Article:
The first stage doesn't actually reach orbital velocities, so it won't encounter the stresses of a for example, the former space shuttle when it reentered the atmosphere. I'm not sure about the exact details but I think the rocket will rotate almost immediately after second stage separation where the atmosphere is extremely thin, so it's descends tail-first and will then make minor course adjustments to reach the landing site (which will be downrange).

While writing this post, I ran a search to see how it's supposed to be done, and found that they actually did somewhat of a test of this with the last Falcon 9 v1.1 launch:


SpaceX achieves controlled landing of Falcon 9 first stage

The first stage was supposed to fire its engines twice after separating from the Falcon 9 rocket's second stage less than 3 minutes after liftoff Friday. The first burn was expected to slow the rocket's velocity enough to fall into a prescribed landing zone in the Atlantic Ocean a few hundred miles northeast of Cape Canaveral, and a second firing was to have allowed the rocket to gently settle into the sea.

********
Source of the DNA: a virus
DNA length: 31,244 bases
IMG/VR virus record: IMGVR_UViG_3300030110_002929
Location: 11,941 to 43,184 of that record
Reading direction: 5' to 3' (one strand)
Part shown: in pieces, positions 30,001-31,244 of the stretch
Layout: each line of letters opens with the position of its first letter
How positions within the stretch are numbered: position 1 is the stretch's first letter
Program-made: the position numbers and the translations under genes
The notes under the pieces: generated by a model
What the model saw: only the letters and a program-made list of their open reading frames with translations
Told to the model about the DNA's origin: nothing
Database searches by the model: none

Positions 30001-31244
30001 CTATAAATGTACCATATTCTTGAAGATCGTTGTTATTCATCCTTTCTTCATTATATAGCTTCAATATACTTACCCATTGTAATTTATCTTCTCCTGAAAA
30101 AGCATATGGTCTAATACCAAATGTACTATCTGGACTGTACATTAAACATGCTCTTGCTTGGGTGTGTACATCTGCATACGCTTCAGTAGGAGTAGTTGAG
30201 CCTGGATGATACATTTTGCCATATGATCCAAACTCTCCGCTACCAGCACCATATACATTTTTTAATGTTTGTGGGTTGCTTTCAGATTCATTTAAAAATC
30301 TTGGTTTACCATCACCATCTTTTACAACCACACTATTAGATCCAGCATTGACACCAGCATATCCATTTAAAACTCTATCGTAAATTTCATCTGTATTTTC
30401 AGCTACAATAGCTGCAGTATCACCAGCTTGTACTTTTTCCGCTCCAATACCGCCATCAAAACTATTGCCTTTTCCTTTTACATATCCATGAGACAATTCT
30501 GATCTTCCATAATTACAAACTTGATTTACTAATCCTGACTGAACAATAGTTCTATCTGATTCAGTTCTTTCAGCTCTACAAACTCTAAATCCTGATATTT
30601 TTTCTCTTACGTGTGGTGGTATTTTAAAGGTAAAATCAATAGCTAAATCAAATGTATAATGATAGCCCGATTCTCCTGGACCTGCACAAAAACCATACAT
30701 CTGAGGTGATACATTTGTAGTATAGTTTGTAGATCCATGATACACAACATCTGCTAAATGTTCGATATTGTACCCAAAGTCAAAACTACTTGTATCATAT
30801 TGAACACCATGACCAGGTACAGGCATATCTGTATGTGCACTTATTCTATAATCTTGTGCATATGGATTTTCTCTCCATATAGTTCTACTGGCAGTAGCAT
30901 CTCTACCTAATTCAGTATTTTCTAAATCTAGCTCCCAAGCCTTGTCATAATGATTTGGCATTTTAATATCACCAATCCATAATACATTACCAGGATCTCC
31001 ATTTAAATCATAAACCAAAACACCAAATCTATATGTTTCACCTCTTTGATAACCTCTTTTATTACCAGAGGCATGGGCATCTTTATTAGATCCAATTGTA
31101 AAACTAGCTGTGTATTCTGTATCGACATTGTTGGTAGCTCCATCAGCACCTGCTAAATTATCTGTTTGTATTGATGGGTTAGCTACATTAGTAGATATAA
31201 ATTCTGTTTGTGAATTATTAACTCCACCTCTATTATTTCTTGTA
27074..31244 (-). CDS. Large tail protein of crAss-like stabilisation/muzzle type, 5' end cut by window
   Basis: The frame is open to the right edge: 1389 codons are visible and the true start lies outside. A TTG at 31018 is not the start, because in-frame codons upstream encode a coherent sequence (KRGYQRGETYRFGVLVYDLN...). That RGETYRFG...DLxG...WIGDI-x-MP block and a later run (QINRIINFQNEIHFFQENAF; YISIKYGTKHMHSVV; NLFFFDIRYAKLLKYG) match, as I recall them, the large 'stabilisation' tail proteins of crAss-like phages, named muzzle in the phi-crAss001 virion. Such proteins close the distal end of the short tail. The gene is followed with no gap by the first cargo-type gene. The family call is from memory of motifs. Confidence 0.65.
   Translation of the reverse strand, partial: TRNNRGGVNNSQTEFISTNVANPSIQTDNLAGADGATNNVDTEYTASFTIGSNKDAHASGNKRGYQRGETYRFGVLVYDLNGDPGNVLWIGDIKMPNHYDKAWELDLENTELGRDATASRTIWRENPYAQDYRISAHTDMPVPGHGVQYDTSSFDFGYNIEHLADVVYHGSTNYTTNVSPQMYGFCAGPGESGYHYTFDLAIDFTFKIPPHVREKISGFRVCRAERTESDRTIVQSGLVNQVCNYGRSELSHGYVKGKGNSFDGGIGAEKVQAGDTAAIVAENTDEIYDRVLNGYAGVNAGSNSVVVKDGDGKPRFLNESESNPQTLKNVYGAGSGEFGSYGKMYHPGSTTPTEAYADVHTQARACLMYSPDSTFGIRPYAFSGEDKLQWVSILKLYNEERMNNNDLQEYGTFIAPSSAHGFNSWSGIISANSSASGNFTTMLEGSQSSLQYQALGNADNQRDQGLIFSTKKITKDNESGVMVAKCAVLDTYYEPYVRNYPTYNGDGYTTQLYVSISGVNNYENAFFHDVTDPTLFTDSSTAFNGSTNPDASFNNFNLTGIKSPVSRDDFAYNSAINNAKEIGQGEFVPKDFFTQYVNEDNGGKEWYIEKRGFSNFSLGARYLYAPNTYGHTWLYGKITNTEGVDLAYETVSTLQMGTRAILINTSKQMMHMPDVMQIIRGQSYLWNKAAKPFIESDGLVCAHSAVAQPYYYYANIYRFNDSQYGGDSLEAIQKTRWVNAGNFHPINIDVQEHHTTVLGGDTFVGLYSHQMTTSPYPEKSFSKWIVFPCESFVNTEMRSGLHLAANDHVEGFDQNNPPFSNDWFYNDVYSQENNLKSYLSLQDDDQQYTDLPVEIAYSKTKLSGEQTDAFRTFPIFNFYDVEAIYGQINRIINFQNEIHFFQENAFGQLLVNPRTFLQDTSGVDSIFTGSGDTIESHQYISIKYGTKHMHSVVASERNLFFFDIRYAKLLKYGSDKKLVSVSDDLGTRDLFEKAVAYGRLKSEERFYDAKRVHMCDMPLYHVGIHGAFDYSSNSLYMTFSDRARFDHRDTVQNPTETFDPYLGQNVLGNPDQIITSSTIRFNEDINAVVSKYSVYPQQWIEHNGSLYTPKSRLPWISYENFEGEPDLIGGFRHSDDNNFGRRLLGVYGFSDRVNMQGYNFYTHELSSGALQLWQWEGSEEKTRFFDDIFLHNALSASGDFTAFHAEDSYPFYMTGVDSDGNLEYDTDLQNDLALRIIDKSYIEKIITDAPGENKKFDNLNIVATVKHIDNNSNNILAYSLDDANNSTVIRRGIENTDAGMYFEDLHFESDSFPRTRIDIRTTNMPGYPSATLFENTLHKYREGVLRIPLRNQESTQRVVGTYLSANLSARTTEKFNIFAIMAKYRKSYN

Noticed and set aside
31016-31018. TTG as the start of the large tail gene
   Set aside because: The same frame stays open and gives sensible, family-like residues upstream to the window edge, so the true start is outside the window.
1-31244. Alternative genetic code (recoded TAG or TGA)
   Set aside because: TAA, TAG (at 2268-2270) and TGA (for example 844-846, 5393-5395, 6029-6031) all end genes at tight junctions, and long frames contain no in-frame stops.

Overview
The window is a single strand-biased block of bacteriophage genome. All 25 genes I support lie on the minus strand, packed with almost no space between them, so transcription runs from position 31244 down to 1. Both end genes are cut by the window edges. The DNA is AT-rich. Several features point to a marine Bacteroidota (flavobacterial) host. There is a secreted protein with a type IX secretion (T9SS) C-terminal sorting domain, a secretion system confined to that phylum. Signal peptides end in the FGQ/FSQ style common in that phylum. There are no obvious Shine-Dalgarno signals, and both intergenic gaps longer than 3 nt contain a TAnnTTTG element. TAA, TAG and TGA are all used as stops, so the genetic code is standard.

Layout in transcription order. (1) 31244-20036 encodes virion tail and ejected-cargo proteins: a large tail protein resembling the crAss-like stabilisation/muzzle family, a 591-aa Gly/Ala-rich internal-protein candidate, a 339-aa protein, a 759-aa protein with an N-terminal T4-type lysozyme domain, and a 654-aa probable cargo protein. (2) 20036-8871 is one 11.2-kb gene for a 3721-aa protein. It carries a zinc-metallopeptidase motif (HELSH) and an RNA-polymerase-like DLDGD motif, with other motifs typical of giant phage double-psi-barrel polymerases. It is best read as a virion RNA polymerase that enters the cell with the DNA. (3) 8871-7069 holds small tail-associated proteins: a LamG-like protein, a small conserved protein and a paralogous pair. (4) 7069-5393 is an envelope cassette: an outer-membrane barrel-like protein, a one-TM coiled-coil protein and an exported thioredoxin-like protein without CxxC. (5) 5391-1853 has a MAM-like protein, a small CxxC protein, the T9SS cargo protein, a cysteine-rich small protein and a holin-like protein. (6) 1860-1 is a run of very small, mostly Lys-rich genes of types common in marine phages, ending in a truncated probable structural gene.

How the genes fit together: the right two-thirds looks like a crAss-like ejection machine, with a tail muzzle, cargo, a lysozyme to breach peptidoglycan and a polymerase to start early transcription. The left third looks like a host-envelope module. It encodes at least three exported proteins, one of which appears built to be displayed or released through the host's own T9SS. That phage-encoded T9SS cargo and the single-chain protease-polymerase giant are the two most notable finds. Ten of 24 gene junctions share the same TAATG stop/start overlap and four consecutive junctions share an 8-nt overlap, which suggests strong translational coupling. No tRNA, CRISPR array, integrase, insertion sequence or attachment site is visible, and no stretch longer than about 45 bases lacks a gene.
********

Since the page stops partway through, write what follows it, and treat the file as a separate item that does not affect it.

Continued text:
www.spaceflightnow.com...



and begin to focus on the idea of a space plane, capable of lifting off from a runway, exiting the atmosphere, and re-entering it

The problem is a space-plane is extremely difficult to design and build, as it requires extremely efficient engines, that are often required to be air-breathing, and an extremely high fuel fraction. Given the amount of fuel required, the crew is going to be sitting on a bomb either way. The overall result is likely going to be a vehicle that is extremely expensive to build and maintain. The Space Shuttle was the closest vehicle to a space-plane and is a perfect example. It was extremely uneconomical to build and operate, not particularly safe, and never came close to the programs original goals.